The Museum turns seven this April! Help us ensure the promise of the American Revolution endures. Support Our Mission

Dismiss notification

Art Detective’s Research Revealed New Details Within the Paintings

PHILADELPHIA, AUGUST 23, 2017 — Only one month remains to see two 18th-century paintings depicting the last major land battle of the Revolutionary War on display at the Museum of the American Revolution. The paintings, “Le Siège de Yorktown” (The Siege of Yorktown) and “La Prise de Yorktown” (The Surrender of Yorktown), are incredibly detailed and populated with hundreds of tiny figures, like 18th-century “Where’s Waldo?” scenes. They will be on display until Sunday, September 24.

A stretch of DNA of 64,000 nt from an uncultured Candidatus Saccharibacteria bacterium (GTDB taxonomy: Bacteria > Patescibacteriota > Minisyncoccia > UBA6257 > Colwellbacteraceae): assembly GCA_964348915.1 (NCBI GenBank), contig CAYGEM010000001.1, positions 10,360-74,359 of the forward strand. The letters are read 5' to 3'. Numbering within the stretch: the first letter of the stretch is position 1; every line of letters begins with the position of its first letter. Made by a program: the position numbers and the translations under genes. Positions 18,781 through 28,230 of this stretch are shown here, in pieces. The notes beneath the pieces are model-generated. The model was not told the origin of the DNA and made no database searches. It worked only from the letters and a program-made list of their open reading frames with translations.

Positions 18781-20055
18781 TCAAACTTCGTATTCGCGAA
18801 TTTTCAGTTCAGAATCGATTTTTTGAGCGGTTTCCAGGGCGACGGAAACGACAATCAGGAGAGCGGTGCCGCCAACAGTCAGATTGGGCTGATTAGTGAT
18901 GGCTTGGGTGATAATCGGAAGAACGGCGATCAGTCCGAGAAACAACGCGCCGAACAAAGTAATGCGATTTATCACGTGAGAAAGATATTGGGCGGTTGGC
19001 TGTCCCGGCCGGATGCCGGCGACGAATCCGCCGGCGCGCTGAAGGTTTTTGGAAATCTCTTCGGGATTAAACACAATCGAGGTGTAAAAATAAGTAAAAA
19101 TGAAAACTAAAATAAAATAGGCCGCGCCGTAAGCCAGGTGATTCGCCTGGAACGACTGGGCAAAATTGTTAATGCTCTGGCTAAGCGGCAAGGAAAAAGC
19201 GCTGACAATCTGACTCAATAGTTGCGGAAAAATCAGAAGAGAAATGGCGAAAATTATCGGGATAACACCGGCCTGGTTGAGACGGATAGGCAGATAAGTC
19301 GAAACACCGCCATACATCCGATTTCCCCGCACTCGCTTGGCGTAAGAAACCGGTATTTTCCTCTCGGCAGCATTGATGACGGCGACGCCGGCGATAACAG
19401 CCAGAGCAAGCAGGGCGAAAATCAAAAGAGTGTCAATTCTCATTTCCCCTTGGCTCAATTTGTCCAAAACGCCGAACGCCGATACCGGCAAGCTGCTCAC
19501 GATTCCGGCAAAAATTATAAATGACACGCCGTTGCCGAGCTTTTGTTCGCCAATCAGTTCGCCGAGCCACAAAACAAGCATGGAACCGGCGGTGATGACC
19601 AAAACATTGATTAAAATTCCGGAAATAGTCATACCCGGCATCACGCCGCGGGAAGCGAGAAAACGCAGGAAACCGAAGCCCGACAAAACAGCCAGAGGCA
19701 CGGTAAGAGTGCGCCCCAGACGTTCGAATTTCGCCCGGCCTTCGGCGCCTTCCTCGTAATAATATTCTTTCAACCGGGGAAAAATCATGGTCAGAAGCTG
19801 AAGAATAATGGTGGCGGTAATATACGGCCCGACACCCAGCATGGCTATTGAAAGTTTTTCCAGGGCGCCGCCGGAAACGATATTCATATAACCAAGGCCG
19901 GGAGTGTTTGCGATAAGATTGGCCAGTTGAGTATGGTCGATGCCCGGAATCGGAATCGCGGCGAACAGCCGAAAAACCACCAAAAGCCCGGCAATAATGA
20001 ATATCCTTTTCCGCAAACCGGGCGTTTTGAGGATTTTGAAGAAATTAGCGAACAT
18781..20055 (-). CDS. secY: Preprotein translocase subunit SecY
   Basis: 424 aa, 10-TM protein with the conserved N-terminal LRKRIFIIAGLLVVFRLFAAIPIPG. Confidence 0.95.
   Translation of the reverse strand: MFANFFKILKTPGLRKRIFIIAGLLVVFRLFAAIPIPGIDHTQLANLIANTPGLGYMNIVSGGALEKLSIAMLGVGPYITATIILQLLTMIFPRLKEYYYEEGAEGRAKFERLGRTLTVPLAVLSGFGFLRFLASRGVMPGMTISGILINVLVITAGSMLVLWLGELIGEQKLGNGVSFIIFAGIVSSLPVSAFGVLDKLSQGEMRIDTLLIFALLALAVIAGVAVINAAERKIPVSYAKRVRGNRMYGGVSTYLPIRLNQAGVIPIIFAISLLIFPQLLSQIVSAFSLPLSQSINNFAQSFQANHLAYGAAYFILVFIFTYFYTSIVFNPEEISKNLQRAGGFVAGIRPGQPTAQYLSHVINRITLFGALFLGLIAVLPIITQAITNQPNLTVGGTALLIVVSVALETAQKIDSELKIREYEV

"The Siege of Yorktown" painting
"The Siege of Yorktown" by Louis-Nicolas Van Blarenberghe, 1786. Courtesy of the Hon. Nicholas F. Taubman.

The original versions of the paintings were created for King Louis XVI by French artist Louis-Nicolas van Blarenberghe, the court Painter of Battles to the King. Those paintings are on display at the Palace of Versailles. The paintings that are currently on display at the Museum of the American Revolution are secondary versions created by Van Blarenberghe in 1786 for French General the Comte de Rochambeau, the commander of the French forces at Yorktown. The paintings remained in the Rochambeau family until about 15 years ago, and are in in remarkably pristine condition. 

"The Surrender of Yorktown" painting
"The Surrender of Yorktown" by Louis-Nicolas Van Blarenberghe, 1786. Courtesy of the Hon. Nicholas F. Taubman.